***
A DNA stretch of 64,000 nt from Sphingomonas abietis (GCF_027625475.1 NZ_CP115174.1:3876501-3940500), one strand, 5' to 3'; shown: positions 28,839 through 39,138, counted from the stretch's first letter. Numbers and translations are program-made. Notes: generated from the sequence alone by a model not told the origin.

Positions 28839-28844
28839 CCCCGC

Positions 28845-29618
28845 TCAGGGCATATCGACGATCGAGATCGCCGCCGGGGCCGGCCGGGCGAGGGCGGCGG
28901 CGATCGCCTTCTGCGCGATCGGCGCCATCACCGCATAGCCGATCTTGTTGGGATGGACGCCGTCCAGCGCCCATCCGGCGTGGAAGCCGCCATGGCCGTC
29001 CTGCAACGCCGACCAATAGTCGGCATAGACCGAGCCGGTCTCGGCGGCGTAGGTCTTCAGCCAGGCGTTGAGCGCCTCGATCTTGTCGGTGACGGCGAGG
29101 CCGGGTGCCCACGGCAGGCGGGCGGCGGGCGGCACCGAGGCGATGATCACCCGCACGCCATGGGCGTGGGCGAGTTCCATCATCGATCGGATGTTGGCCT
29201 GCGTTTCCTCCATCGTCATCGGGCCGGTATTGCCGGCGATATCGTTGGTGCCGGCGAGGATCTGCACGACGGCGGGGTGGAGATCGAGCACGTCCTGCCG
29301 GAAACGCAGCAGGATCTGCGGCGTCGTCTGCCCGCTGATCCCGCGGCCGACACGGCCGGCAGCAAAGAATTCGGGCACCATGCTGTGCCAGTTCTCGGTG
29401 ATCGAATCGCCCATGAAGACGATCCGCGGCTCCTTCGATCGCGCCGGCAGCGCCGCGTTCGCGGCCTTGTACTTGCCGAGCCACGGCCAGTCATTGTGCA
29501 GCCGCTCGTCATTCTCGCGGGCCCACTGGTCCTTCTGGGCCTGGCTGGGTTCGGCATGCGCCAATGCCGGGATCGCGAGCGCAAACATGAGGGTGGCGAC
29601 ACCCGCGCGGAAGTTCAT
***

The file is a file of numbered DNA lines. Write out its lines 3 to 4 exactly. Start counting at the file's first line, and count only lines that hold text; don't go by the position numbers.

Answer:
28839 CCCCGC

Positions 28845-29618